Inside, it was meant to be immensely flexible, a big box for exhibitions that could be reconfigured with ease. As you enter from the Mall side, the new configuration, which includes a soaring atrium topped by a skylight and new glass "artifact" walls that display an eclectic representation from the "nation's attic," you encounter a curious object. Made sometime around 1670, it is a chair. And a table. A very practical but roughly made tool -- fold down the chair's overlarge and ungainly backrest and it becomes an undersize tabletop -- and a good metaphor for buildings that assert flexibility over certainty of mission. Like this chair/table, the building was always more useful than beautiful.
The changes to the space focus on emphasizing use value, while leaving the question of beauty to the side. A dimly lit chapel for the Star-Spangled Banner has been created on the second floor, a quickie shrine for people who want to taste rather than quaff history. There are new bathrooms and gift stores on both the Mall and Constitution Avenue levels. The confusion that many visitors felt when encountering the museum's dark warren of galleries has been alleviated, or rather postponed, until they pass out of the renovated core into the wings, which are still dark and confusing and filled with closed-off galleries yet to be reworked.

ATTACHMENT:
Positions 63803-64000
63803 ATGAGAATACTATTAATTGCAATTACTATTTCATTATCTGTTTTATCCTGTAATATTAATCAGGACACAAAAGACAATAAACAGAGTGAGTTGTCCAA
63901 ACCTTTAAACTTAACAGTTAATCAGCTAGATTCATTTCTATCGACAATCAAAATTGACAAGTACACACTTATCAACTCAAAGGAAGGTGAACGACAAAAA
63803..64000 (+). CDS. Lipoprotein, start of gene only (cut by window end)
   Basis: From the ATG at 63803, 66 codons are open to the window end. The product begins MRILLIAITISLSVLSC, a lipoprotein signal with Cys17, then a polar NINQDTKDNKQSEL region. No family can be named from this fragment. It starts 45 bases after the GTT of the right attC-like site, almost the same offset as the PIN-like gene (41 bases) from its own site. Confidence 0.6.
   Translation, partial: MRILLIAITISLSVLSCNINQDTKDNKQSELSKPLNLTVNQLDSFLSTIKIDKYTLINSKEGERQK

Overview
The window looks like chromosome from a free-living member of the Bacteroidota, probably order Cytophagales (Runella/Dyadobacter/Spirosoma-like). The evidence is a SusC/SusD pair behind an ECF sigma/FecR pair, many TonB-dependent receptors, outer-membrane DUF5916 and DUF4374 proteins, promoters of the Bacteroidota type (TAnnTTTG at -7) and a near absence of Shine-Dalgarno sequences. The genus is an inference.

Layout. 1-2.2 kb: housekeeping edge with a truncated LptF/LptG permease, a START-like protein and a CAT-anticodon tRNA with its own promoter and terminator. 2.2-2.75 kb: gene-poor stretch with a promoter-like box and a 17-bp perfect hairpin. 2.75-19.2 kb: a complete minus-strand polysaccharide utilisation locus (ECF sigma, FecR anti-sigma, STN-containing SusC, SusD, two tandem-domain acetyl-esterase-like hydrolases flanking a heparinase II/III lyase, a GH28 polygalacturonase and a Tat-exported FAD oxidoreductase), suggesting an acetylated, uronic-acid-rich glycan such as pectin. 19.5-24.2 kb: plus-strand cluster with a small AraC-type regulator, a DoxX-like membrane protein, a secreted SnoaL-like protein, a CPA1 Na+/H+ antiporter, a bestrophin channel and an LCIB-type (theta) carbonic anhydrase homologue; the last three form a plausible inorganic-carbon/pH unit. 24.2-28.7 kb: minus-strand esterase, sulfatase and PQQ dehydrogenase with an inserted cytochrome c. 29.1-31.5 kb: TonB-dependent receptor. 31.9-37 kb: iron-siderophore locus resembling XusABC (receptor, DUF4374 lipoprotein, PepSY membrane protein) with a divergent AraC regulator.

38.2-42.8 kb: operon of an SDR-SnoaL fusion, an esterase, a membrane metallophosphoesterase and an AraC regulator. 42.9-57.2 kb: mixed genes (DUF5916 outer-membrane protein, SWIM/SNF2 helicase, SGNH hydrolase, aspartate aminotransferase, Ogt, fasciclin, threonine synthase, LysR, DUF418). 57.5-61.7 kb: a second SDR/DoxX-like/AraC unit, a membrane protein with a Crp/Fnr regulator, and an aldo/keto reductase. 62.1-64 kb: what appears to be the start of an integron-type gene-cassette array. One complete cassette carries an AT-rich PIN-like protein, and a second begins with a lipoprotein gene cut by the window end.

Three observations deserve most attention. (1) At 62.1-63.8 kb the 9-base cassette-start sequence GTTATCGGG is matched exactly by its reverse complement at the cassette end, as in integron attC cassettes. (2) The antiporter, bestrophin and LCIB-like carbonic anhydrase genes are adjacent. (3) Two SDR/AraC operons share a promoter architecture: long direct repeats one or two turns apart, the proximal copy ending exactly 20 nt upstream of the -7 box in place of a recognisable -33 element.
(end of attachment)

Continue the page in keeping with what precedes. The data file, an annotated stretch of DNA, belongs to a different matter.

The renovation architects, led by Gary Haney of Skidmore, Owings & Merrill, have been faithful to the building's old materials, keeping the white and black marble paneling that defines, respectively, the museum's East and West wings. Greenish terrazzo flooring recalls the very 1960s palette and textures of the old space. The lighting, though preternaturally brighter in the central core, echoes the hospital-style lighting of the old wings.
These acts of fidelity are both admirable and troubling, especially when you encounter one of the museum's most treasured objects: the Greensboro Lunch Counter, where a historic 1960 sit-in became one of the central acts of the civil rights movement. The opening of the atrium and the side halls has given this battered piece of an old Woolworth's new prominence.